Ban studded tires, says Mount Pearl mayor

The mayor of Mount Pearl says it's time to get rid of studded tires in Newfoundland and Labrador.

Mayor Dave Aker told CBC Radio's On The Go that he blames studded tires for damage to the city's roads.

"Our snow crews are reporting that we're seeing a lot of chipping happening during the winter months," he said.

Aker said the city has looked at research from across North America on the effects of studded tires on roads, and city staff say debris seen during the winter is evidence of damage from studded tires.

"During the winter months, you see the debris, which looks a bit like small pebbles of sand that's building up on the roadway," Aker said.

"This doesn't happen in the summer, so that's why we suspect it might be the studded tires."

Aker said the presence of sand on Mount Pearl roads led council to believe studded tires are damaging the asphalt, as the town does not use sand when dealing with ice and snow.

Damaged roads can also lead to ruts developing much quicker in the winter, which can put drivers in danger, he said.

"That creates other safety hazards for us, in terms of the ruts which make it difficult to manoeuvre and keep control of your vehicle," Aker said.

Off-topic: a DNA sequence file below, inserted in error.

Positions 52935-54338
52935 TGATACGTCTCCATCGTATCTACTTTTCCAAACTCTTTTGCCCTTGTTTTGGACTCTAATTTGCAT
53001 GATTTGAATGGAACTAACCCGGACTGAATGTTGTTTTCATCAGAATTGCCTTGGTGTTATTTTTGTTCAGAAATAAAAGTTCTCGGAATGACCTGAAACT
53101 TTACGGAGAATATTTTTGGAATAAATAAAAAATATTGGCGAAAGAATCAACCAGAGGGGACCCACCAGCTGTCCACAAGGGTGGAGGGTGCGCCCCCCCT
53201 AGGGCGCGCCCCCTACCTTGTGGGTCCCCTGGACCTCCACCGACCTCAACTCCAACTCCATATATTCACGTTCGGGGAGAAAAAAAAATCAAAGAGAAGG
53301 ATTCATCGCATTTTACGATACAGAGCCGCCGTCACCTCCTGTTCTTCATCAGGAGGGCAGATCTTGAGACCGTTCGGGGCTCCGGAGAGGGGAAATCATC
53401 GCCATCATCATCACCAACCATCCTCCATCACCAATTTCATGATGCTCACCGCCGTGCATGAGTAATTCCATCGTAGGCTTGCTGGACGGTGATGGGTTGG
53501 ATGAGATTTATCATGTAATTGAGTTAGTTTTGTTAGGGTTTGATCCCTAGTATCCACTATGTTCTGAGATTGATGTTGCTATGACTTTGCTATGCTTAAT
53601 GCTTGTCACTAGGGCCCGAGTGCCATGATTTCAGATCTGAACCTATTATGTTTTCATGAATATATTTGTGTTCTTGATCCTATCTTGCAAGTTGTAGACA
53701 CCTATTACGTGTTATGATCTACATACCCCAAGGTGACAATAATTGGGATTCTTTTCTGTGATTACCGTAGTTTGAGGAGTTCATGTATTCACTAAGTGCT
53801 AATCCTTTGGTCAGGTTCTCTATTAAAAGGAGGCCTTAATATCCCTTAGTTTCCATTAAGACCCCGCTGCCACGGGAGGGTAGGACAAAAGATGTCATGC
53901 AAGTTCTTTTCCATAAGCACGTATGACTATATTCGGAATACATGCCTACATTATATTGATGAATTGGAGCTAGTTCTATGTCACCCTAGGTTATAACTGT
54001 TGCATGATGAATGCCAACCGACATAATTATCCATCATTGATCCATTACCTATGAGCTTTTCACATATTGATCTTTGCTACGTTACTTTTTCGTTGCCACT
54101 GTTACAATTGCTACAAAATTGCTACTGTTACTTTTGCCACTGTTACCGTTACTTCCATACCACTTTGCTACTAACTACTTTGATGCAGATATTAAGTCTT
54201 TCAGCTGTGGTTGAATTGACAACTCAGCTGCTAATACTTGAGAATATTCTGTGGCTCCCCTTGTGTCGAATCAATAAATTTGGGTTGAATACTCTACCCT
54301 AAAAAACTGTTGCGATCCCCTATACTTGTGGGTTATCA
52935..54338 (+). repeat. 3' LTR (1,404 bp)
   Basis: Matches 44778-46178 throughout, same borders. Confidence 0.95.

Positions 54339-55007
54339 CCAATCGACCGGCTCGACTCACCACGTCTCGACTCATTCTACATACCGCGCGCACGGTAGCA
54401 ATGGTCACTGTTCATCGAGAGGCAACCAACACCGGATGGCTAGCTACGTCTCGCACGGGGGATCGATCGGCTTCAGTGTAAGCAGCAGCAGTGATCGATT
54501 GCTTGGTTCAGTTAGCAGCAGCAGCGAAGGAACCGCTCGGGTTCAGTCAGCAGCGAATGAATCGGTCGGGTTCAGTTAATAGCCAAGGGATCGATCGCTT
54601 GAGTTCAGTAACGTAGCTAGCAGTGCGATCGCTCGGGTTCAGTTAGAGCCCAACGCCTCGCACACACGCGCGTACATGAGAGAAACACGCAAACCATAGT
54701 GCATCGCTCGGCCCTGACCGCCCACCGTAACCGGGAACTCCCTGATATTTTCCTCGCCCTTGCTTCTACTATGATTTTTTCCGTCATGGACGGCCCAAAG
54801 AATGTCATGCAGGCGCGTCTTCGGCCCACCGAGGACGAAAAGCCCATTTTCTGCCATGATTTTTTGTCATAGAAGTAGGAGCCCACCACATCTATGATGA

"There is a safety aspect we have to consider. It's not just a financial impact."

Not so fast, says Lab City mayor

Paula Gale/CBC

Labrador City Mayor Fabian Benoit doesn't agree with the resolution. In Labrador, slush and a greater buildup of ice and snow can lead to tricky driving conditions.

"I think by removing studded tires you're probably adding some risk there for sure," Benoit said.

"I personally don't support the complete ban on [studded] tires. I think there's room for improvement on the dates and stuff they be installed and removed. But I can't support a ban on studded tires. It should be a personal choice."

Aker said he hopes the resolution at least starts a discussion among communities across Newfoundland and Labrador about the use of studded tires.

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